He rose to meet challenge

July 18, 2004|by JULIE E. GREENE

This is the time of year many people take vacations to get away to scenic vistas, but Bob Ruby never would think of taking a vacation now.

"I have to be here every day," said Ruby, 66.

"Here" is what some people would consider a nice place to visit for a respite from the fast-paced, urban life.

"Here" is also Ruby's Woodside Drive yard south of Hagerstown with approximately 325 rose bushes that he tends to daily.

Ruby tends to his garden an average of three hours a day from the first of April to mid-October.

He weeds, waters, dead heads or cuts off old blooms, fertilizes and sprays to prevent disease and damage.

With a recent spate of Japanese beetles attacking his blooms, Ruby has carried a bottle of Sevin with him in the mornings and evenings to ward off the pests.


"The rose is the national flower and to raise a good rose is a challenge, so I suppose that it was a hobby and a challenge and I got into it," Ruby said. "And they grow on you."

"It started as a hobby and now it's full-time farming," said Ruby's wife, Dixie Dunn, 65.

The couple bought their first four rose bushes about 35 years ago for landscaping. They knew little about roses then and the plants became diseased, with only one that has survived all those years. The survivor, a dark red Big Ben, stands about 4 feet high along an outer wall of their solarium.

Twelve years ago, before Bob Ruby retired from Jamison Door Co., the couple got more serious about their roses and started planting more.

"It's a sense of accomplishment when you're able to grow an excellent rose and take it to rose shows and be recognized," Bob Ruby said.

Ruby won his first trophy for his miniature pink and white Kristin rose. Ruby said he hasn't kept track of how many ribbons and trophies he's won.

Ruby's favorite roses include Soroptimist International, the pink hybrid T Elizabeth Taylor, the large pink Signature and Veterans' Honor.

Veterans' Honor is, in Ruby's opinion, the best red rose on the market today. While it doesn't have the fragrance of a Mister Lincoln, it has a high center and is perfectly round, he said.

His wife likes the three peace roses - Peace, Chicago Peace, and Love and Peace - but her favorite probably is Big Ben because it has survived so long.

While Bob Ruby said most of the newer rose varieties are not particularly fragrant, the breeze over the garden carries the smell of a bouquet of roses.

He has rectangular beds of roses east of the house and in the back yard, as well as more natural, curved rose gardens along the back, west and front of the house.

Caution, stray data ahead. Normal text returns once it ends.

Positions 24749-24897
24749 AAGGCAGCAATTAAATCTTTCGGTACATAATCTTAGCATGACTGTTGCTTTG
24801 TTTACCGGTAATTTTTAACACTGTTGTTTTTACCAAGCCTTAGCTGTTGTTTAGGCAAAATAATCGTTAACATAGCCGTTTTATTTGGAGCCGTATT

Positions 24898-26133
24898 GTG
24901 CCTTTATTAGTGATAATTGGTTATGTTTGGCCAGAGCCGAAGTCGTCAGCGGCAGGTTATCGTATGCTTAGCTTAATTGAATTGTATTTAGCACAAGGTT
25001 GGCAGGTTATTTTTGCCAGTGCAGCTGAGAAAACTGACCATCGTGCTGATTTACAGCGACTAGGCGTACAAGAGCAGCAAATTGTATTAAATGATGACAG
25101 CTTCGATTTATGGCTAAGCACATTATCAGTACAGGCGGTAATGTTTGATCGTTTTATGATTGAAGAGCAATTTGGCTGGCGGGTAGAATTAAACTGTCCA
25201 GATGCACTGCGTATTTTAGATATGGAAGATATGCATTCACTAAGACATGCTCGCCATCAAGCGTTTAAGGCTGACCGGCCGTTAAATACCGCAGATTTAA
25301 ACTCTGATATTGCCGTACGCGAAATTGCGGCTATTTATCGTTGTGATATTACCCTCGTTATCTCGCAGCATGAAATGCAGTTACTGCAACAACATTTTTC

"It's beautiful," said Betty White, 77, who lives across the street. "I can sit and look out my picture window and it just looks like something out of a magazine ... like 'Better Homes and Gardens.'"

The Rubys don't mind people slowly driving their cars by to peek at the gardens or the occasional neighbor who cuts through the yard to get a better glimpse, they said.

Their collection includes miniature roses, hybrid Ts that only have one bloom per cane or stem, and floribunda that have multiple small blooms on each cane.

Ruby has been working on his own hybrid for three years and is considering registering it and letting a commercial grower sell it.

The miniature yellow rose is named Destiny, after a cat the couple has buried nearby, Dixie Dunn Ruby said.

Dixie Dunn Ruby said she helps her husband, but doesn't get involved to the extent he does.

"I don't do that much," she said. "I follow orders."

Bob Ruby takes growing roses seriously enough that he studied to become a consultant rosarian, and later a national judge. He learned how to look for high centers, symmetry, healthy foliage and the length of the cane in proportion to the bloom.

When judging a rose, Ruby keeps in mind how the perfect rose of that variety should appear.

The couple belong to the South Penn Area Rose Society in Chambersburg, Pa., and the Cumberland Valley Rose Society in Hagerstown. He also is a member of the American Rose Society.

The Hagerstown group's annual rose show usually is held the third Saturday in June at Valley Mall, about the time the first and typically best bloom of the year occurs, Ruby said.

But a warm May caused the roses to bloom early, so the show was canceled, he said. The first bloom would have ended by the time of the show.

Depending on the variety, a rose can have from three to six bloomings a season.

A miniature rose bush typically costs between $6 and $7, Ruby said. The average price of a hybrid T ranges from $18 to $26.

April marks the arrival of Ruby's mail-ordered roses. He soaks the bare roots and plants them in the ground or, if the weather is expected to be bad for a week, he wets them and puts them in the refrigerator in his garage.

There will be no vacation until at least late October.

"That's why I say it's like farming," Dixie Dunn Ruby said. "We might as well milk cows, too."

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